HomeTravelItaly’s best new luxury hotels and jewelry shops
Italy’s best new luxury hotels and jewelry shops
November 11, 2021
A dose of dolce vita is the perfect post-pandemic pick-me-up, and there’s never been a better time to book a trip to Italy. Luxury airline Emirates has just relaunched its daily service between JFK and Milan (from $597 round trip).
If that’s not enough reason to book a jaunt now, the lure of these swanky new hotels should clinch it — we’ve rounded up the best new spots across the country for jewelry lovers. Just be sure to check the Italian tourism board for the latest in pandemic-related restrictions before your takeoff.
Umbria & Tuscany
Il Tornabuoni (from $395 per night) finally opened last month in Florence, after almost a year of COVID-induced delays. It’s a sumptuous, maximalist five-star hotel, conceived by Milanese architect Andrea Auletta and located in a 12th-century palazzo. Expect jewel-toned rooms with Renaissance-inspired, decadent furnishings.
The 62-room hotel offers spectacular city views from its rooftop restaurant, Lucie, along with a short stroll to the city’s best luxury shopping. Florence is, of course, a hot spot for everything from leather to jewelry — Guccio Gucci (so good they named him twice) opened his first shop there exactly 100 years ago this year.
In nearby Umbria, the dreamier, quieter counterpart to Tuscany, there’s Castello di Reschio (from $650 per night), which opened in May.
The 36-room resort is a passion project for Count Benedikt Bolza, whose father first bought the 3,700-acre property almost 30 years ago; the aristocratic architect has painstakingly restored it all, kitting out rooms with furniture from his own line. Horse-mad visitors can saddle up at the on-site Equestrian Centre, with top-notch dressage horses and regular performances steered by trainer Antonello Radicchi during the summer months.
Venice & the Veneto
The toniest, wealthiest corner of Italy lies northeast — in and around Venice.
Well-to-do towns like Vicenza have long earned accolades (and piles of cash) from their goldsmithing skills, with brands like Roberto Coin still based here. “Romeo and Juliet’s” erstwhile home, the culture-heavy town of Verona is another draw in the area.
The imminent arrival of Vista Palazzo Verona (from $930 per night) will only boost its appeal. With 16 suites and a rooftop bar/restaurant overlooking the UNESCO-endorsed skyline, it’s the first major five-star hotel in the city.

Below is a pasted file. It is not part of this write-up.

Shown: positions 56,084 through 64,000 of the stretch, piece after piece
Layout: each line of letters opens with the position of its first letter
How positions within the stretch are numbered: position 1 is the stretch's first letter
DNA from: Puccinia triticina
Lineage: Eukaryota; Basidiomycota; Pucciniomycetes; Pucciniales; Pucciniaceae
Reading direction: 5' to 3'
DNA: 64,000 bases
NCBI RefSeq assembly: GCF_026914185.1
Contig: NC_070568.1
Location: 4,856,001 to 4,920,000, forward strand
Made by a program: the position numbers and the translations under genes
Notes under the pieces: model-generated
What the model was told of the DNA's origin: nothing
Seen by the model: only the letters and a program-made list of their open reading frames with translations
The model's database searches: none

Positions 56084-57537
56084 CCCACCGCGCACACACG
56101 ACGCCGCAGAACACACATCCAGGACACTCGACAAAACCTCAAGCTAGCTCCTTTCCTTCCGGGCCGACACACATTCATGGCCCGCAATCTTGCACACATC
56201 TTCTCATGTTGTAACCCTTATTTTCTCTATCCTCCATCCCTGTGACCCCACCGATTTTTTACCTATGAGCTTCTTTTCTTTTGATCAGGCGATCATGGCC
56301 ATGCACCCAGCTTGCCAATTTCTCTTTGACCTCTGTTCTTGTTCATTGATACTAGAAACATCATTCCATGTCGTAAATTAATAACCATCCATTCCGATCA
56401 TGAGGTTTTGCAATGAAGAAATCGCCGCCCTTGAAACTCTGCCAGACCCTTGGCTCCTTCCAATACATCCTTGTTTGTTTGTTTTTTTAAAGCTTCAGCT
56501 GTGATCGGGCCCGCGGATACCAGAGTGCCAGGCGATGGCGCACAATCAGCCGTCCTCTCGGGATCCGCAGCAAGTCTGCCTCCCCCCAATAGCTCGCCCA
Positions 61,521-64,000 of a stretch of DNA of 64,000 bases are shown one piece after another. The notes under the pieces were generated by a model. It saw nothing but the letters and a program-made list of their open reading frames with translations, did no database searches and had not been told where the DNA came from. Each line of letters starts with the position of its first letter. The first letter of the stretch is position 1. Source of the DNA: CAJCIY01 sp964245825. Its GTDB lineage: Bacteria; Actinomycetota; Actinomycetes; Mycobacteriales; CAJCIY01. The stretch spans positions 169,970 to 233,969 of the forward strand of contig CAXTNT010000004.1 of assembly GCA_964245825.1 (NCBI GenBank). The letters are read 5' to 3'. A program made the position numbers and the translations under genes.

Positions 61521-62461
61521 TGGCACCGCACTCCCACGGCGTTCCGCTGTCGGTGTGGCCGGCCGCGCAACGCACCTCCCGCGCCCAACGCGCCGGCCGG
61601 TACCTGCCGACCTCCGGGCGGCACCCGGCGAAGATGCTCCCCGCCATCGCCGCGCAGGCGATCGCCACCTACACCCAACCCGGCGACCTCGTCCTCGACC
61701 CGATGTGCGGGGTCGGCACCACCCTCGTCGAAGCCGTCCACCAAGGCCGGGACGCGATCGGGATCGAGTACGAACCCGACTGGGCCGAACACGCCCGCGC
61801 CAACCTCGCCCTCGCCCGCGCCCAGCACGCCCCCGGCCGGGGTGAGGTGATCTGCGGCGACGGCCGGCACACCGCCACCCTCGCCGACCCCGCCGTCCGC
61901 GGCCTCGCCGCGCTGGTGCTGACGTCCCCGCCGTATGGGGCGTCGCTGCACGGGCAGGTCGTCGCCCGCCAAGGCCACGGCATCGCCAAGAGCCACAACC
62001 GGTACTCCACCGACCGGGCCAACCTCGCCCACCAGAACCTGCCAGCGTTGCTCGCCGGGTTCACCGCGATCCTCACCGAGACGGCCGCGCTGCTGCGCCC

Meanwhile, in Venice proper, the buzziest new opening is Ca’ di Dio (from $380 per night), a one-time ecclesiastical compound (hence the name, House of God). It dates back to the 13th century but has received a radical overhaul by designer Patricia Urquiola that’s refreshingly clean-lined and contemporary, a rarity in chintz-prone Venice.
The 66 rooms are arranged around two internal courtyards, where the hotel’s restaurant and an on-site vegetable garden will offer sustenance after all of your treasure hunting. Overlooking the lagoon near the Arsenale, the hotel will also certainly draw the arterati this spring, for the 2022 Venice Biennale Arte exhibition.
This region in Italy’s northwestern corner is a hub for many luxury sectors, and the town of Valenza is a power player in the gem world: home to Pasquale Bruni, Picchiotti and Vhernier, among others.
Gourmets also flock to Piemonte for the chance to sample the world’s best truffles, snaffled from the soil by specially trained Lagotto dogs; the most prized, white truffles from Alba, are in season for the next couple of months.
It’s the perfect time to check into the 39-room Casa di Langa (from $660 per night), which opened this spring in the foothills of the Italian Alps and boasts its own truffle concierge, who’ll handle everything from arranging foraging trips on the hotel’s 100-acre estate, to shopping the local markets. Guests’ purchases can be stored in a dedicated chiller before Turin-born chef Manuel Bouchard preps them at the hotel’s restaurant, Fàula.
The other new option in the area is Nordelaia (top, from $240 per night).
It’s a funky 12-room reboot of a centuries-old farmhouse, with a spa and hammam added to the basement, along with a new restaurant annex serving dishes from Michelin-endorsed chef Andrea Ribaldone; try the hotel’s own pinot noir as an aperitivo.